- List of custom headers to add to the email. Each list element should be a simple string in the format of name: value pair. For example “X-Testing: This is my test header”.
- See how I do this in my script by looking at how I create
lstHeadersin the main function, starting on line 222.
- See how I do this in my script by looking at how I create
- Email Attachment in the form of a simple string. This would be the content of the attachment file, appropriately formatted for the intended file format. I assume this would be created by your script but could be read in from a file as well. Only text formats are supported, binary attachments have not been tested.
- Filename you want the attachment to have, the script will not create the attachment if you leave this off. It is up to you to make this filename appropriate for the content. If you generate a HTML attachment but name the file MyFile.txt the recipient will by default, just see the actual HTML, not the rendering as one might expect.
Here is an example of how you might call the send function assuming all the above have been assigned to appropriate variables.
strReturn = SendHTMLEmail (strSubject, strBody, strTo, strFrom, lstHeaders, strAttachment, strAttachName)
The function will return either the one-word string SUCCESS upon successful execution, or an error message, which you can then process and handle appropriately for your needs. See my script for an example of how I do this, function main starting on line 253.
You should now be in business, feel free to reach out if you have any questions. Now let’s talk about a great way to test that your script is generating an email that looks the way you want and is unlikely to be sent to the spam folder, etc.
Testing with MailTrap
During the development of this script I found a really cool test service that allowed me to confirm that the HTML was well formed, the custom headers were showing up, spam score was low, etc. Yes, I could have used Gmail for this but MailTrap made this task so much easier. It acts as an SMTP server with a nice web UI and while it receives emails just like a SMTP server it doesn’t do any relying. Regardless of what address is specified in the To field then email will be delivered to your MailTrap inbox, where can forward it someplace else if you are a paid user. I’m just a free user so I couldn’t test out that feature, or any of their other premium features. Also MailTrap doesn’t do any SPF/DMARC checks, so you don’t have to worry about your from address either to begin with. What I did is I tested everything else, then I set the from address to actual from address that belongs in my environment and sent through my production email service, with my Gmail account as the to address to confirm that it would pass SPF/DMARC.
Here are some screenshots for you from MailTrap to give you a better sense of what it gives you. Please note that I am in no way tied to them, nor do I get any compensation if you use them. I just like to share tools I find helpful.
Main screen with HTML rendering
- Sending: This is a separate product you pay separately for and has nothing to do with email testing. This is intended for those that need to send out mass email marketing campaigns. This really confused me at first, which is why I am calling this out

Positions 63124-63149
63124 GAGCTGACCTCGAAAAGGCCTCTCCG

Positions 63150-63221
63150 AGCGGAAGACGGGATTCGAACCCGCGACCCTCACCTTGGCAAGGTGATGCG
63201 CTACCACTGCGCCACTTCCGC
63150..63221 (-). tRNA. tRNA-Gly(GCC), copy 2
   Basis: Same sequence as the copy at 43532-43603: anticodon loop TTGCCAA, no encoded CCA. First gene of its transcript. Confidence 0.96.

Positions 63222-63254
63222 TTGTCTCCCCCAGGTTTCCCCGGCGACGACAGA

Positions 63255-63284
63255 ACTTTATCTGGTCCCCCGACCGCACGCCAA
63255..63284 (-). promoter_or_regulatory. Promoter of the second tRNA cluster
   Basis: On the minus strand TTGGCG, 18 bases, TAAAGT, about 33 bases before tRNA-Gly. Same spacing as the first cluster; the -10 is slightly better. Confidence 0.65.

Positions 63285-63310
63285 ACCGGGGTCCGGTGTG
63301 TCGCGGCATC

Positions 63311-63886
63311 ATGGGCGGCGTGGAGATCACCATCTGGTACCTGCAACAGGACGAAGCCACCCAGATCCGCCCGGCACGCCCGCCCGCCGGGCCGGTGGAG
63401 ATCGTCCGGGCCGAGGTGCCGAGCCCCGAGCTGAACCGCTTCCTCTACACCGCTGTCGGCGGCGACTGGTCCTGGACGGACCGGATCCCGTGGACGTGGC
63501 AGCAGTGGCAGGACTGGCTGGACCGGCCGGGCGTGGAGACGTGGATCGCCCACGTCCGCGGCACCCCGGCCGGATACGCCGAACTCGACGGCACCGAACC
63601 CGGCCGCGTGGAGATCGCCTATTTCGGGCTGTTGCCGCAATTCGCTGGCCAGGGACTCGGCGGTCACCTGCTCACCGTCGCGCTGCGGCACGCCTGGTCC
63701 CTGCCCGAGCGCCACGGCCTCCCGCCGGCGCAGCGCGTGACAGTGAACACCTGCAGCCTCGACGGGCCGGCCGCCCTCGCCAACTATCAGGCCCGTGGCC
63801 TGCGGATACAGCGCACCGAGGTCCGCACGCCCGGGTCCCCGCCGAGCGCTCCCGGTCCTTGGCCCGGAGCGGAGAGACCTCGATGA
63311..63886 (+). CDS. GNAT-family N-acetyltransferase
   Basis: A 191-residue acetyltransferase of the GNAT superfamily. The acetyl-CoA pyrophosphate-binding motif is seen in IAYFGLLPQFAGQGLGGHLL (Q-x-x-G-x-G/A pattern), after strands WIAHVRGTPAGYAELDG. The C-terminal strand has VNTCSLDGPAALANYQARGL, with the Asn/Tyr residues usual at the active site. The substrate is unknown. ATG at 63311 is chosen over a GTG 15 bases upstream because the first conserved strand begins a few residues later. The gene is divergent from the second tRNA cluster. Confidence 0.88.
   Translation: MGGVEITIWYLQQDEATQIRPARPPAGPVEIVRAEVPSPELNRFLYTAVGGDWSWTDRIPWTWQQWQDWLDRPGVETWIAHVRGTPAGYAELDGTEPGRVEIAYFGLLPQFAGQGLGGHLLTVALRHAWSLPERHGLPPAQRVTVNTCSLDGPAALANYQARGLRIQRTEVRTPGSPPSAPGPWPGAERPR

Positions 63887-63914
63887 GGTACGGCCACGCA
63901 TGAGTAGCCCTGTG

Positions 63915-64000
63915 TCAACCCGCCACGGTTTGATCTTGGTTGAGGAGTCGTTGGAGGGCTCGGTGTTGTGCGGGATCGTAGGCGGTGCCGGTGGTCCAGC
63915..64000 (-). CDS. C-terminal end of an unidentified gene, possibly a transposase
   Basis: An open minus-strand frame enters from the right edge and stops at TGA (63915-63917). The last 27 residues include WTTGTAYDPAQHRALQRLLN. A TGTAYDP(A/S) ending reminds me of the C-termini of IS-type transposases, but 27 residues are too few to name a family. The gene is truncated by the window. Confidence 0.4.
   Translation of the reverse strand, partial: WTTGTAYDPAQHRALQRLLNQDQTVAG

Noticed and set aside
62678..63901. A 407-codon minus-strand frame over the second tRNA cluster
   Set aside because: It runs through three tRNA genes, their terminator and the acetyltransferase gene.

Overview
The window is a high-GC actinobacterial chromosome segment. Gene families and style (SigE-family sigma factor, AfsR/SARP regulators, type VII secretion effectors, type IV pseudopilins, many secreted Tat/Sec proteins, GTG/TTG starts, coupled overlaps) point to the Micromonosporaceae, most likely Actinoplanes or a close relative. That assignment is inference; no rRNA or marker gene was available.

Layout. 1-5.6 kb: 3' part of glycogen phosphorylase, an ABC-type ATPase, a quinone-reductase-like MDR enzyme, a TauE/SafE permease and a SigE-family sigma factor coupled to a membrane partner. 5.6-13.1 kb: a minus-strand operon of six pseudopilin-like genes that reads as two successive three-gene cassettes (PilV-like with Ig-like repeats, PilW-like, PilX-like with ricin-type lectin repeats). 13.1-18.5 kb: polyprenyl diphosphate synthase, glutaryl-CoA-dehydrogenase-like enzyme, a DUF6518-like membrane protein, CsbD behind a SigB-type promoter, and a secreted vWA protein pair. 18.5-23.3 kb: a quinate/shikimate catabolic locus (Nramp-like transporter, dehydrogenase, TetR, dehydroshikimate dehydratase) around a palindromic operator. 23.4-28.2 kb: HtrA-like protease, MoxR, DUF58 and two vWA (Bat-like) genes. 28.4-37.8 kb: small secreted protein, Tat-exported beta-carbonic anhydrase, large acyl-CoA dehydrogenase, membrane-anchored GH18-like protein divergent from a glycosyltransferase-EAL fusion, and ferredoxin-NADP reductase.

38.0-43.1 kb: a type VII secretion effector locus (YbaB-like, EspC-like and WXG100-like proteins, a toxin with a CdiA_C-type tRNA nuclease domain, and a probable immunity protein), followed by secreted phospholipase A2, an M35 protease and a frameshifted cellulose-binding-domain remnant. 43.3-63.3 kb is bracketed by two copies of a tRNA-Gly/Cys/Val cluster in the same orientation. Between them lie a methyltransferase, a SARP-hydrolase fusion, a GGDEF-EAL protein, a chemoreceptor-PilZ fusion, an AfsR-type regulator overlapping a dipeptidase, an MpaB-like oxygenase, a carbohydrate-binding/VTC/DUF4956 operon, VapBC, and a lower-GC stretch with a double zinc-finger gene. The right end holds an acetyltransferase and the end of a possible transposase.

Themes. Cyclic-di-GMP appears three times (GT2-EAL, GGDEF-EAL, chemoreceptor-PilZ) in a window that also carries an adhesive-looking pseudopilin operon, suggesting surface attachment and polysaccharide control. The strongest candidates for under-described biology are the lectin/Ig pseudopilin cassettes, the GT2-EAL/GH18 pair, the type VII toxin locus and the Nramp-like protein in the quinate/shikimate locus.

- Testing function is where you will be spending your time, specifically in the inboxes. As a free user you only have one inbox, paid users can have project specific inboxes and lot of other features I haven’t explored or tested.
- This is your list of messages that have arrived in your inbox.
- This is where all the basics show up: Subject, from, to, etc.
- Date and size of the email as well as any attachments in the email
- Choose the viewing simulation: cell phone, tablet, or computer
- This is the body of your email. This view will change based on the chosen tab by #8. In this view HTML rendering is chosen.
- What details you want to see, HTML rendering, HTML source, etc. Will cover this in more detail in a bit
In this tab you can see how the HTML source came through in your email. The red dot next to a line indicates that this may not be correctly interpreted by everyone. Details on the HTML Check tab
If you provided an alternative text only body, which my script does by stripping out all HTML formatting, that text will show up on this tab.
On this tab you can examine the raw email
Here MailTrap will tell you how your email will be scored by leading spam detection engines. You can see that my test email is getting docked a point for having an unfavorable image to text ratio. You can see on the meter to the left that a score of 1 is nothing to worry about. If you are a perfectionist like me, you might be tempted to tweak your message in an attempt to get zero.
If you have any red dots in the HTML source tab, they are explained on this tab. Here it is telling me that my test email should render correctly on 94.9% of email clients out there, others there could be some styling issues. You can then decide if you want to chaise that last 5% or call this good. I did verify this by using my ProtonMail account as a destination, and the table didn’t look identical to the way does in Gmail. However it was nothing that detracted from the message, had there been a message.
On this last tab you get all the header details nicely broken out for you. Also as you can see certain paid accounts also get some additional data.
Hope this has proven useful for you. Don’t hesitate to reach out if you have any questions.